Sorry for such a long post - can't say I didn't warn you! I thought it was worth the detail to share my experience in that I have been obsessed with every minute detail of the user experience for desktop, laptop and tablet/convertible devices for years and this is the first time since, I would say, Windows 7, that I have come upon such a transformative technology/product as Chrome OS. That it happens to coincide with the approach of a second, perhaps more transformative technology in WOA made it seem important enough to share the contours and details of the experience. I had been planning on writing a piece like this just about Chrome OS, and the recent spate of announcements of WOA products has upped the ante.
If you have the time/patience, check out my "essay" (just above) on Chromebooks as a precursor to the user experience WOA is likely to produce. I have some uncertainties as to what a Windows 10s experience is like when running Windows Office and other productivity and note-taking apps, but I can vouch for the fact that all of these operations are fast, fluid and in all respects as good or better with an ARM cpu in a Chromebook running web and Android apps as the experience doing any of those operations on a very fast, high end Windows convertible laptop.
So, basically: you've found chromebooks do most of what you need, especially the everyday stuff. However you bought one with poor battery life.
I disagree that they are much more lightweight in comparison to Windows machines. Windows machines don't need extra anti-virus protection if looked after properly. By using a chromebook, you do have more restrictions making it somewhat more secure and perhaps 'lighter'. You get that in exchange for a lack of some programs, and a fair amount of programs that are not optimised for large displays. The inherent online nature of Chrome OS also means that doing stuff offline can end up iffy.
Back on topic though; WOA is not directly comparable, as it is 'emulated' Windows x86.
I would too, but it's not really worth it until carriers can get themselves sorted out regarding multiple devices. I just want one account from which all my connected devices can run, with no extra fees (other than for more data usage, should I use more).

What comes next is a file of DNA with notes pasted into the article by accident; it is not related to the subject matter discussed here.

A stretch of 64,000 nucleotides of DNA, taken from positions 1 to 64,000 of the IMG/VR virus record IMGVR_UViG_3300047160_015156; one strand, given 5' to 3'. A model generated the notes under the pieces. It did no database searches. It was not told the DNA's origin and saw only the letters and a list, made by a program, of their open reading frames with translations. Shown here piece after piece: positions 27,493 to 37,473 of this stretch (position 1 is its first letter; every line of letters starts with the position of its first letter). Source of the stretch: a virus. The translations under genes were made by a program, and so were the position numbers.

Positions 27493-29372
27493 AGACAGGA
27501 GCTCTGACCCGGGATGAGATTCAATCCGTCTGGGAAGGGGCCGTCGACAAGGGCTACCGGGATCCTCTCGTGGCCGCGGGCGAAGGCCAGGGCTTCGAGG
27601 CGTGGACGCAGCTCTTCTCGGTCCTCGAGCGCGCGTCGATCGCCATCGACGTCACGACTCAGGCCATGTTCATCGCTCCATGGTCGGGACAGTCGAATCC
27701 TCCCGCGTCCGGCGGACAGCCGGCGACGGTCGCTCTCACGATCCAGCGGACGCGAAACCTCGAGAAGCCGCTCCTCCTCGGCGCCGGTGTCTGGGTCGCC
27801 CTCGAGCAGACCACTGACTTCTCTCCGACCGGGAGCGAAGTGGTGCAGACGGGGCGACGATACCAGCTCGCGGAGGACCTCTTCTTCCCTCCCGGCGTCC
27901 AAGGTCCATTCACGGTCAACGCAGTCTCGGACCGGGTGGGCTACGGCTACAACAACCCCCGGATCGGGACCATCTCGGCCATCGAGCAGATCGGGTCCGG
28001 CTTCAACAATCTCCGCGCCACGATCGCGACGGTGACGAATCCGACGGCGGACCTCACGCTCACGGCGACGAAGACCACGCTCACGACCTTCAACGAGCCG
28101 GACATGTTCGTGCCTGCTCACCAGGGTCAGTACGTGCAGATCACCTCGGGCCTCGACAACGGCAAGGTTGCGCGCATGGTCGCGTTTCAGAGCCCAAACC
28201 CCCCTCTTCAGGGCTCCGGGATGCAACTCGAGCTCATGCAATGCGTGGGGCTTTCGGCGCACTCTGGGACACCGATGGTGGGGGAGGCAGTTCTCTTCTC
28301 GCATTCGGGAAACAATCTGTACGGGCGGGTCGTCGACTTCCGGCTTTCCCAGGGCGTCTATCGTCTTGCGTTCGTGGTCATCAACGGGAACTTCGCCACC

Hey, thanks for the summary!!
Supposedly Win10S is more power efficient because of the more aggressive power management of background UWP apps. If you use the free upgrade to full Win10 you'll lose some battery life. I'll be interested in seeing some real-world battery life tests on full Win10 on ARM systems, as opposed to Win10S on ARM systems.
Thanks for explaining what that post was, Joe [lmao ]. I've got a lot to learn about brevity, if not reading comprehension.
Indeed. There is something of a free-lunch essence to the battery claims. Also, as it's my present obsession, I'll be curious to see how smoothly Win10 on ARM performs, as compared to Win 10s.
1) Actually, WOA is directly comparable and on-topic with the subject I was discussing. As the creator of the story, I get to say what it was about : user experience with alternative OS/hardware configurations. In that respect, WOA is functionally an alternative to Chrome OS + Android, one that promises fewer compromises but questionable performance and endurance running W10, the jury still being out. Current day CBs with better hardware come closer to the functionality of full OS systems, with better, faster, smoother operation with less resource drain - hardware, battery and financial. Remains to be seen how WOA will stack up on those dimensions, but looks promising given far greater capabilities at potentially similar cost and greater endurance. Can't imagine a better analogy.
2) The Chromebook Pro gets 8 hrs (true) SOT battery life, easily a full work day for most people, with a 400 nit 2400 x 1600 wide gamut display. It may not be the best battery life of all Chrome, Windows or Mac machines, but it's far from "poor," by anyone's definition.
You got a problem with my post? I wouldn't blame you for not finding it worth your time to read it, but if so perhaps you shouldn't read or comment on it. Friendly and light is how we roll in this forum. Lighten up, please. (Yes, I'm a little sensitive; and this has always been a "safe space" for me, lol )